Virginia Artists Replace Confederate Statues With Public Art

Hamilton Glass and Matt Lively paint, “In Conversation,” a Richmond mural with the Mending Walls project. Photo courtesy of Katrina Boone.

By Julia Travers

September 21, 2020

Artists want to spark dialogue and “Mend Walls” through a collaborative art project

RICHMOND-As Confederate statues fall, new creations rise up to document a historic moment. In the streets of Richmond, long known for monuments and murals, a collaborative public art initiative is “Mending Walls.” Local creative Hamilton Glass launched the project this summer, bringing artists from different backgrounds to collaborate and engage in racial justice dialogue. Mending Walls artists are painting at least 17 murals around the city, and they participate in podcasts and virtual gatherings to discuss their backgrounds and experiences.

There are already more than 100 murals in the state capital, and events like the RVA Street Art Festival and Richmond Mural Project renew the collection annually. Richmond was also the capital of the Confederacy, home to numerous related monuments. In recent months, government orders took down some, protesters others. Four out of the five Confederate monuments of Monument Avenue are gone, while controversy persists around the removal of a 12-ton, 60-foot-high representation of Robert E. Lee. 

During a summer of protests in Richmond, #BlackLivesMatter, #DefundPolice and related messages and imagery covered the statues and their pedestals. Black Richmonders now gather on the monuments’ grounds, often for the first time; Black drummers and dancers reclaim space; and locals rename areas for victims of police violence. In a sense, the Mending Walls mural project captures some of the spirit and force of the ephemeral creations made in the heat of protest and translates them into the world of sanctioned murals, which have a somewhat longer shelf-life. In Mending Walls’ first virtual community conversation on Sept. 16, Glass described protest tags as “unheard voices… Instead of power washing over them, we need to amplify [them].”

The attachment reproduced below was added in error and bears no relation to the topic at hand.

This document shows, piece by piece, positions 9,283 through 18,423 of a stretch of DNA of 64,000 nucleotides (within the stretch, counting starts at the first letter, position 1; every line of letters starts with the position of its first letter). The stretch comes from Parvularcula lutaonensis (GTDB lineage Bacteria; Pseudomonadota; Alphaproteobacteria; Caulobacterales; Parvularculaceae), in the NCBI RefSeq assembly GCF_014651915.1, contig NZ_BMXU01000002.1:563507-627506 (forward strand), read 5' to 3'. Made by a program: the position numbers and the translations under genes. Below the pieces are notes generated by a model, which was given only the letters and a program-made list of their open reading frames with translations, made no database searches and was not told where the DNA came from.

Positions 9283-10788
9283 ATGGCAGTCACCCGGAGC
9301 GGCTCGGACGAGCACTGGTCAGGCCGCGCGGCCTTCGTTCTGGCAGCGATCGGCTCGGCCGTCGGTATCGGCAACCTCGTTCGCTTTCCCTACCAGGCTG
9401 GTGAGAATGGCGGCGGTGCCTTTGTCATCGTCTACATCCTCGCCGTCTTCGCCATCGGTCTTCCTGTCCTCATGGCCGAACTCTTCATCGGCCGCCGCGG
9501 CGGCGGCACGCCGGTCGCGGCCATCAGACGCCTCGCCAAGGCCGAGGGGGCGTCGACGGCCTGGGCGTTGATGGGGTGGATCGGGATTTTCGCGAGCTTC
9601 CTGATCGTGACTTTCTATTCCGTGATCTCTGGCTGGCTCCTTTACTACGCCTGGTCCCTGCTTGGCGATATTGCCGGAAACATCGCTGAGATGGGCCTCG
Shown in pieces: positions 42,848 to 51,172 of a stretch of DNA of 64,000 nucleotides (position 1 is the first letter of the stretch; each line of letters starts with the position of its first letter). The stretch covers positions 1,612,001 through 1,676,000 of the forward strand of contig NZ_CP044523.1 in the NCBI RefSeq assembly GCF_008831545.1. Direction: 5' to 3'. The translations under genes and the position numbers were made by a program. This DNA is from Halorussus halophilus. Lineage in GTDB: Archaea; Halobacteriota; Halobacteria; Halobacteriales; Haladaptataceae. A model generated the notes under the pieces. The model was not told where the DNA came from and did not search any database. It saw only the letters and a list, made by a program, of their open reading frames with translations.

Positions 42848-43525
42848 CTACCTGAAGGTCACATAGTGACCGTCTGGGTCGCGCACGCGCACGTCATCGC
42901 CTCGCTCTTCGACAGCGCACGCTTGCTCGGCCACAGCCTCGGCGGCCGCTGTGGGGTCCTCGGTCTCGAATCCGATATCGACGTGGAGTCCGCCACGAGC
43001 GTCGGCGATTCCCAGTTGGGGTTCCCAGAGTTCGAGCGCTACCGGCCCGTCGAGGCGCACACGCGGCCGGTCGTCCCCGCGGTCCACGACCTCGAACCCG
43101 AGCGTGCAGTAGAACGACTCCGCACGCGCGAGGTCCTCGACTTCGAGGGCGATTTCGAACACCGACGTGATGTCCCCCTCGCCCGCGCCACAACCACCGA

When Artists Converse and Collaborate 

Creating street art during a pandemic is a little different. Mending Walls requires anyone who takes part in a project to wear a face mask. Small businesses or property owners donate walls to the project. Glass tells Dogwood one challenging aspect of the process, both for himself as a director and the wall owners, is that Mending Walls does not dictate what each pair of artists will discuss or paint. He calls this approach “unprecedented.” 

Glass himself co-created a mural for Mending Walls called “In Conversation,” with artist Matt Lively, whom he previously knew. The wall on Broad Street depicts a collage of childhood imagery and captures the memories that arose when two painters of different races and backgrounds discussed their youths. Glass, who is Black and grew up in Philadelphia, learned that toy guns could put Black youth in real danger with police. Lively, who is white and from the suburban Southside of Richmond, recalled the now-illegal lawn dart of 80s lore. One cooled off in fire hydrants, the other in yard sprinklers.

 In Conversation

A look at “In Conversation,” a mural in Richmond by Hamilton Glass and Matt Lively with the Mending Walls project. Photo courtesy of Katrina Boone.

Glass says talking with Lively about their pasts, the murder of George Floyd and other related topics increased understanding and empathy between them. Lively says talking with Glass helped him to develop more empathy, as well, especially as their conversations continued throughout the mural creation.